Piano whispers from an unknown history

Ghost-like memories of piano playing — years of scales, discords and sweet harmony from ivory keys — are hidden somewhere in the history of this old Chickering Victorian Square Grand Piano. No longer are visitors encouraged to play a tune on it. With its wires strung horizontally from left to right, rather than from front to back, its soft, subdued tones (listen) would be unlike what is produced by today’s pianos. But this one sits unused, silently overseeing the comings and goings of patrons in the lobby of a unique log building in BC’s south Cariboo.

Chickering Piano Keys-1

Jonas Chickering was the first piano builder in the United States, established in 1823. The Chickering brothers were known for building some of the finest pianos in history. This piano bears the Chickering name in gold lettering, but not in a style of text born by any other Chickering antique pianos that my research has unearthed, so I can’t vouch for its authenticity.

Chickering piano-1

(Click photo for larger view)

At one time a faded sign on it proclaimed, “circa 1883”, (or maybe it was 1853) but the sign has been gone for a while. Square grands existed from 1823 until the end of the 1880s. They began to lose favour when uprights became more popular, and were pretty well obsolete by 1900.

In the mid-1800s this one probably would have sold for between $800-$1200, the cost of a small house. One restoration site I visited offered fully restored Chickering square grands at prices from $30,000 to $50,000. I can’t afford one. Drat!

This particular piano sits against a wall, surrounded and topped by an accumulation of other collectibles from assorted eras. I wish I could rescue it! I’m not a great pianist or even a collector of antiques, but I want to clear everything off it, gently dust the keys and lower its lid against further insult.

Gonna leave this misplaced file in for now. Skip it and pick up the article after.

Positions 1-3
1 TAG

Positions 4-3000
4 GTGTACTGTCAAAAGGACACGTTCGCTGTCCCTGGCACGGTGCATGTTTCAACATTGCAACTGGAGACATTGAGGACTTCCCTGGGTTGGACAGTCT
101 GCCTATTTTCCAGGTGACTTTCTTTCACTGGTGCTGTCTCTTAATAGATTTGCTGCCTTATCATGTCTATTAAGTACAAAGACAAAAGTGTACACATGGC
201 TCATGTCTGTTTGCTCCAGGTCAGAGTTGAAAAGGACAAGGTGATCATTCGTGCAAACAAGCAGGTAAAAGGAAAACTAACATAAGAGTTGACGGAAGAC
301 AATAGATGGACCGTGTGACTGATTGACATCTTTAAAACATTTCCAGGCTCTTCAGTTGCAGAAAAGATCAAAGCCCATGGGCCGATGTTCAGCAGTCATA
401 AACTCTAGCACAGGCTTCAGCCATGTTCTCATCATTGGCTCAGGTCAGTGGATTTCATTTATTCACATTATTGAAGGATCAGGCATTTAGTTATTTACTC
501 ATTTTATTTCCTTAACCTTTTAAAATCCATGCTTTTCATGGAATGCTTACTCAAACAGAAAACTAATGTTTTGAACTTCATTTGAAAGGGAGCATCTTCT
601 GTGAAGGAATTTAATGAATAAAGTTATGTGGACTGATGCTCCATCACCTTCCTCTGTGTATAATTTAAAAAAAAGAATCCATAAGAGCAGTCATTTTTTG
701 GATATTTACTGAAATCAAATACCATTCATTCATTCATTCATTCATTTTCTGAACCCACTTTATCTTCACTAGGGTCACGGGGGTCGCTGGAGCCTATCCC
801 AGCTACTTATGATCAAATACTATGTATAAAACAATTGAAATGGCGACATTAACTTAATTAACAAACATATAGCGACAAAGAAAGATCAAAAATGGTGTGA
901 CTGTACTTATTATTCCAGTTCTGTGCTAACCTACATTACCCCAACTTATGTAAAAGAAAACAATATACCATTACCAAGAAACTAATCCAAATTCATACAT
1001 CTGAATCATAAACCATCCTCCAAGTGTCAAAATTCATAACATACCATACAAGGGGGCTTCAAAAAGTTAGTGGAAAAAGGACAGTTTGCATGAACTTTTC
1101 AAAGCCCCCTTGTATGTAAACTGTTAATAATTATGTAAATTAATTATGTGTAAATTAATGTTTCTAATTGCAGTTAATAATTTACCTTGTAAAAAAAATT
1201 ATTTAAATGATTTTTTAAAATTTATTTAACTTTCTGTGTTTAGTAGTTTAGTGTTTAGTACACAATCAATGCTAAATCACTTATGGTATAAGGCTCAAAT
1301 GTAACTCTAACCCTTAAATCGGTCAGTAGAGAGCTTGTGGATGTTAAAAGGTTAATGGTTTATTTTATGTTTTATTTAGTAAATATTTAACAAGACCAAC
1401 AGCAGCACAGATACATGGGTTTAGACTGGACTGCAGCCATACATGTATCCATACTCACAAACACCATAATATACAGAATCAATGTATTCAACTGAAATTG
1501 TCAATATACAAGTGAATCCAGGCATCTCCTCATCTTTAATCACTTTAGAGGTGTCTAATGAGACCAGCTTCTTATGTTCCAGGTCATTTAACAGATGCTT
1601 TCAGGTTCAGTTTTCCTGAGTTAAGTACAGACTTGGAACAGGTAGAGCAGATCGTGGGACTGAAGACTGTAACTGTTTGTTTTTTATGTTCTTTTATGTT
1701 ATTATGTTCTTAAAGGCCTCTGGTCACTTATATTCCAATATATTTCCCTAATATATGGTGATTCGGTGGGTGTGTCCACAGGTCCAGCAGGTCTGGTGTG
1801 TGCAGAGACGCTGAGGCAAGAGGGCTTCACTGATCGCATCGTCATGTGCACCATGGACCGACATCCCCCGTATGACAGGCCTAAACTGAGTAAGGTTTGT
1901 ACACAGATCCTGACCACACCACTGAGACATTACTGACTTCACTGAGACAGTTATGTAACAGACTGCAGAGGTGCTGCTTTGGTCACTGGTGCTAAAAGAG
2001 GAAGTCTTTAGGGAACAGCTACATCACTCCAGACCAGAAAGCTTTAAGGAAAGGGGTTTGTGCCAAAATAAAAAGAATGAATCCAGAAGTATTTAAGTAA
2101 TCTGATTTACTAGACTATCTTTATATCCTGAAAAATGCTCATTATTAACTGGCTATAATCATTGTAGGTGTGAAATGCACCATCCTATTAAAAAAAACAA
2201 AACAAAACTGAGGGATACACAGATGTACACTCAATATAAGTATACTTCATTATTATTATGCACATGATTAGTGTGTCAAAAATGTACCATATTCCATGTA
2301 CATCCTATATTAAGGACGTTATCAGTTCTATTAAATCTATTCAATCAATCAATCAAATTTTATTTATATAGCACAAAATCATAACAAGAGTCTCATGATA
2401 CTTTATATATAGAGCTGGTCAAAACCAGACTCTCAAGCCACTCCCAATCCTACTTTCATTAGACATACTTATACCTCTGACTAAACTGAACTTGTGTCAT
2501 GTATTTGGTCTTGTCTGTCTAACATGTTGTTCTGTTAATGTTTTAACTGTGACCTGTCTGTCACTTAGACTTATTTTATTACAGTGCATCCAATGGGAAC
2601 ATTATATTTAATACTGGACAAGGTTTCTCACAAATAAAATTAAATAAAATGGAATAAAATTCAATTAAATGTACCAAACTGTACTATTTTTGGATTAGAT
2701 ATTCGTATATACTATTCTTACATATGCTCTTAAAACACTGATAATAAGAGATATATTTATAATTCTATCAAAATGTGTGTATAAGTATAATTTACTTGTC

I want to hear my daughters play it, or perhaps our church pianist — someone who understands all the emotion a piano can express and would appreciate its uniqueness and its place in musical history.

But I left it untouched… left with only photographs, and a longing to know its story.

Do you own a piano or another musical instrument? If it could talk, what story would it tell of its time in your household?

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“Praise the LORD!
Praise God in his sanctuary;
praise him in his mighty heavens!
Praise him for his mighty deeds;
praise him according to his excellent greatness!
Praise him with trumpet sound;
praise him with lute and harp!
Praise him with tambourine and dance;
praise him with strings and pipe!
Praise him with sounding cymbals;
praise him with loud clashing cymbals!
Let everything that has breath
praise the LORD!

Praise the LORD!” 

[Psalm 150:1-6]

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Longevity in Antiques and Writing

According to Wikipedia, an antique is something “collected or desirable because of its age, beauty, rarity, condition, utility, personal emotional connection, and/or other unique features. It is an object that represents a previous era or time period in human society.”

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Nobody could ever call me a collector of antiques. I’ve never been one to frequent second hand stores or antique galleries. I’m not big on old furniture, although I do have a few pieces, precious only because they’re connected to a bit of our family history.

My grandmother’s ninety-five year old Singer sewing machine went from her home to my parents’, then was transferred to their northern residence where lack of electricity meant its treadle mechanism was useful. It hasn’t been used in years, but now belongs to one of my daughters, the only real seamstress in our family, who appreciates its historic value.

I don’t do a lot of sewing, but I have a small sewing machine that serves my mending needs and helps me make the occasional set of curtains.

There are lots of added sophistications on newer machines, but in nearly one hundred years, the basic principle of a needle and a series of loop stitches being used to close a seam hasn’t changed much.

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Some things never change. Storytelling has been going on since the beginning of mankind. I did a search on the oldest known novel and found several claims. One suggested THE EPIC OF GILGAMESH as the oldest written story, dating to somewhere between 2750 and 2500 BC. Another said the oldest English novel is PIERS PLOWMAN written in the early 1300s AD.